The SEC Files Spoofing Case
The SEC recently announced that it has commenced administrative proceedings against three Chicago traders, Behruz Afshar, Shahryar Afshar and Richard Kenny, for spoofing and the mismarking of option orders. Both schemes were allegedly employed to generate rebates and incentives from the options exchanges.
The traders are alleged to have spoofed the markets in order to take advantage of a “maker-taker” program offered by the exchanges which provides that an order sent to an exchange that executes against a subsequent order generates a “maker” rebate, while the order that immediately executes against a pre-existing order is charged a “taker” fee. In this case, the three traders placed “All or None” orders, which are hidden orders that must be executed in their entirety, or not all. The three traders are alleged to have engaged in spoofing by then placing smaller orders, which were not intended to be executed, opposite the All or None orders in order to induce other market participants to place orders at the same price. Because the All or None orders were placed first, once they were filled, the three traders would earn rebates on the orders.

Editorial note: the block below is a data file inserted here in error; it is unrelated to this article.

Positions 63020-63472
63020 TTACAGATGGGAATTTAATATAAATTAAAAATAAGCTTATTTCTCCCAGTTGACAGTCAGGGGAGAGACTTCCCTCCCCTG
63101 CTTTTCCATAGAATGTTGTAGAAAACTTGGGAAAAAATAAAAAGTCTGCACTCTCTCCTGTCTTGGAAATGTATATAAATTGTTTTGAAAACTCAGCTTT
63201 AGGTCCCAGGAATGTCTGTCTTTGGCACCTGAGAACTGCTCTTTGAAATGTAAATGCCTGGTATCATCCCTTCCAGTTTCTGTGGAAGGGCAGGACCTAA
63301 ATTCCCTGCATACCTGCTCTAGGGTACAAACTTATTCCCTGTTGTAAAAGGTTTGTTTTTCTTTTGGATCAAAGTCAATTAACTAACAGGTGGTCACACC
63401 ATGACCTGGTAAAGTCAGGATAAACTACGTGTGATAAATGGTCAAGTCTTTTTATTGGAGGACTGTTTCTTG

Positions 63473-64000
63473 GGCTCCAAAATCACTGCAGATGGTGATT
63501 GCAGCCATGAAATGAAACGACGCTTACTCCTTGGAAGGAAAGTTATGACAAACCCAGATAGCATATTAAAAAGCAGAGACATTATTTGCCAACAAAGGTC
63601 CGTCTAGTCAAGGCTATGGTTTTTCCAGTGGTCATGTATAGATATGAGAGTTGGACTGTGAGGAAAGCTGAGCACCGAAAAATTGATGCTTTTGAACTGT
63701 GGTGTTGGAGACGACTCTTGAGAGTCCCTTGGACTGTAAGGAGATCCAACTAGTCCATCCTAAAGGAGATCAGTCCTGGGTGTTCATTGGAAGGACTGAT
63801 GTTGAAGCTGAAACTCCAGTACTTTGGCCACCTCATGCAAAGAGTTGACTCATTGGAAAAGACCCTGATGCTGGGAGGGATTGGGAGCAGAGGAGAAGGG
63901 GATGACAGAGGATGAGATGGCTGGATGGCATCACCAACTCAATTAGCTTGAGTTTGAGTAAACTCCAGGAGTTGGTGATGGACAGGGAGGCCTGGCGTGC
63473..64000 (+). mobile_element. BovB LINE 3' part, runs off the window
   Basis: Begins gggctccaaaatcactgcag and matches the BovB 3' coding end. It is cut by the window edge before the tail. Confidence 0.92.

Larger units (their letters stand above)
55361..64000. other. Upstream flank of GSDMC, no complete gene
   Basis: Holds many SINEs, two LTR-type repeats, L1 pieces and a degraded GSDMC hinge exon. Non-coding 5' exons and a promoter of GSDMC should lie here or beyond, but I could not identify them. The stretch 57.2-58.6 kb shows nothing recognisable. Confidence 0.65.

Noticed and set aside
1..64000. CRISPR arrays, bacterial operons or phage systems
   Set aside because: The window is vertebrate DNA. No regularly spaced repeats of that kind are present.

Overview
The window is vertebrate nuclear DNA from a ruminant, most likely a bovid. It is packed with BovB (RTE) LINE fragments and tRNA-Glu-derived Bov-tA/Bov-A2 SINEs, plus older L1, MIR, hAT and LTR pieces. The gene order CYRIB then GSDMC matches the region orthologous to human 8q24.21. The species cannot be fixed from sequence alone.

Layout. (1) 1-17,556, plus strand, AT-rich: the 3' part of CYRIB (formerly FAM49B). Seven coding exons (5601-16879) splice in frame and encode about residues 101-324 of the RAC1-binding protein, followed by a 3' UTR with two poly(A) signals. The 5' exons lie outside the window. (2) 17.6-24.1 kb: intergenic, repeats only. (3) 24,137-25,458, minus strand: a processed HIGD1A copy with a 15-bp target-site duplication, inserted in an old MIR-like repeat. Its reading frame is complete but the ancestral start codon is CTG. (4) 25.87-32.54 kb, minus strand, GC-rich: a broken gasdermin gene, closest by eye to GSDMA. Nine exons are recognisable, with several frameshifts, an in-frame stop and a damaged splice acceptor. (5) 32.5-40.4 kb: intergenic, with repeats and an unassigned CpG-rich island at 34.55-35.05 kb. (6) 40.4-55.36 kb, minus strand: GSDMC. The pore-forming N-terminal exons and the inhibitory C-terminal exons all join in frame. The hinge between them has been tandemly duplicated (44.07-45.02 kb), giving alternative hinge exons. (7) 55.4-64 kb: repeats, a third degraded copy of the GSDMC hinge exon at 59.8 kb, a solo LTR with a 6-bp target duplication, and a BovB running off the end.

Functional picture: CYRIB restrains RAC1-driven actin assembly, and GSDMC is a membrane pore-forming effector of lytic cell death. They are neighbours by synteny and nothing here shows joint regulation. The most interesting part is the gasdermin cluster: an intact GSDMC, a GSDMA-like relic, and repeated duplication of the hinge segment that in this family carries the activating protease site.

The traders are also alleged to have established “customer” accounts and mismark orders originating from such customer accounts to take advantage of incentives provided to customers that the three professional traders were ineligible to receive.
FinCEN Proposes AML Rules for Investment Advisers
In August 2015, the Financial Crimes Enforcement Network (“FinCEN”), responsible for formulating and enforcing anti-money laundering regulations in the U.S., proposed anti-money laundering rules, which would be applicable to investment advisers registered with the SEC. In support of its proposal, the director of FinCEN noted that investment advisers are on the “front lines of a multi-trillion dollar sector of our financial system.”
Among other things, FinCEN’s proposal would define investment advisers as “financial institutions” for purposes of Bank Secrecy Act regulations, require investment advisers to adopt and implement written AML procedures and report suspicious financial activities to U.S. regulators. Additionally, the board of directors of a registered investment adviser would need to approve in writing the AML procedures and such procedures would need to be produced to FinCEN or the SEC upon request. In its proposal, FinCEN also authorizes the SEC to enforce the proposed rules as part of its supervisory responsibilities over investment advisers. The comment period for the proposed rules closed on November 2, 2015.